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Orientation and onboarding programs are critical elements of the “learning” aspect of L&D, but the “development” portion of the L&D equation often gets overlooked. Investing in L&D isn’t only about ensuring quick onboarding; it’s about developing employees in varied job roles and setting the stage for constant improvement and contribution to organizational goals. This type of investment in continued skill development, or upskilling, demonstrates that the company cares about an employee’s growth and wants to help them succeed, which, in turn, creates a vibrant learning culture, more engaged employees, and lower attrition rates.

Up(skill) or Out

In life, you get out what you put in. This holds true when it comes to your employees. An unfulfilled employee will likely disengage, underperform, or leave for greener pastures. But if you provide them with constant training, a thoughtful growth path, and a transparent and supportive environment to learn and develop, retention rates rise by 30 percent, according to research by TINYpulse, a cloud-based employee feedback solution. It seems simple, yet some employees continue to feel disconnected from their line manager or senior management because they don’t feel invested in. CLOs have an opportunity to close this gap and create a better engagement with their employees. How can this be done? By committing to continuous and adaptive upskilling.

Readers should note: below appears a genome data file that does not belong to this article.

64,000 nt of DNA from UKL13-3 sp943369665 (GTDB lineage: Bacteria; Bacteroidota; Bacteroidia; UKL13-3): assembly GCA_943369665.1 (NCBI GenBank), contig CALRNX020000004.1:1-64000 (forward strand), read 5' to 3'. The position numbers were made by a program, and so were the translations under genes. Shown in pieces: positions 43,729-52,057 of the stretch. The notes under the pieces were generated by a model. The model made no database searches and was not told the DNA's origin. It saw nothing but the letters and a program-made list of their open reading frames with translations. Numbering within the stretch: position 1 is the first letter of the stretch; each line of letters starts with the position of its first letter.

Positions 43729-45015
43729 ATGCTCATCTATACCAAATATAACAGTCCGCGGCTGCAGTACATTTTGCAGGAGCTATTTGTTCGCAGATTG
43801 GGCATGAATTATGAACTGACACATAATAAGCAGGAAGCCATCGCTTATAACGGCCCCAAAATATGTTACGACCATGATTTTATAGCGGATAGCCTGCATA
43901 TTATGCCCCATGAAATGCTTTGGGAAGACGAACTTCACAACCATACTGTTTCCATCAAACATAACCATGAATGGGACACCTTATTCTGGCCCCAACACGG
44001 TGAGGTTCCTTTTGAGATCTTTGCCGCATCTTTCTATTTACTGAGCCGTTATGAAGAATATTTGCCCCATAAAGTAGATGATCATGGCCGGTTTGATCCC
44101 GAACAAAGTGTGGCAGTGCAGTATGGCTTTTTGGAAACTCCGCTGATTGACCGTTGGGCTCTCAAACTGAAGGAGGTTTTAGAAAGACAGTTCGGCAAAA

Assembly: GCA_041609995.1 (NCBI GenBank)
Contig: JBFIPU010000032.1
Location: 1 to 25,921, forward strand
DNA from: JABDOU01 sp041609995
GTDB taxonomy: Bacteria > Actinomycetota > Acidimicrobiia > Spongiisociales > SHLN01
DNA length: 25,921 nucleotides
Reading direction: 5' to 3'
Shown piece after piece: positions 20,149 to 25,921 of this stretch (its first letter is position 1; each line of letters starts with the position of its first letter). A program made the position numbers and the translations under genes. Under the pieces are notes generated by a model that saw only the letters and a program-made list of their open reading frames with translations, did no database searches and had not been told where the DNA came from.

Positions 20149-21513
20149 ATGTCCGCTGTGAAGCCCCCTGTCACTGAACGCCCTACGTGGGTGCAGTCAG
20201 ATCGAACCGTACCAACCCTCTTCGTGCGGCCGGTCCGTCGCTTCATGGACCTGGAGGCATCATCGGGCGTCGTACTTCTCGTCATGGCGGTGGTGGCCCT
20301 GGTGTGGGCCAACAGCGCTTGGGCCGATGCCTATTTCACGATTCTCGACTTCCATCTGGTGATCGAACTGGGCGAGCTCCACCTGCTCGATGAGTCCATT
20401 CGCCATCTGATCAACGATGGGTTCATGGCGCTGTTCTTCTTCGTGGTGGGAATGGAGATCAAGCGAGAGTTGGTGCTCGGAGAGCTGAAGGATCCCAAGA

According to a Robert Half report surveying Gen Zers, 91 percent said professional training was an important factor in choosing an employer. Because of the ever-changing nature of jobs, another Robert Half report found that 64 percent of professionals think job hopping can be beneficial — a 22-percent increase from four years ago. There has been an increase in demand for specific skills, some of which can only be taught by an employer. Because of this, incoming employees expect to be trained by employers and coached individually by their manager rather than solely learning on their own during after-work hours.

Upskilling solves this by equipping current employees with opportunities to learn new skills, be guided in their professional growth, and, in turn, keep them motivated and productive. There are many methods to upskill employees but, to ensure optimized outcomes, the method you choose should be a reflection of your employees’ learning style. From group training sessions to microlearning, the possibilities are endless. The benefits are also invaluable, both to the employee and the employer. Upskilling employees not only equips them with the knowledge and skill set to optimally perform their job, be rewarded for their efforts and success, and possibly be on track for a promotion, but could also lessen the cost of external talent acquisition.

Upskilling as a Recruiting Strategy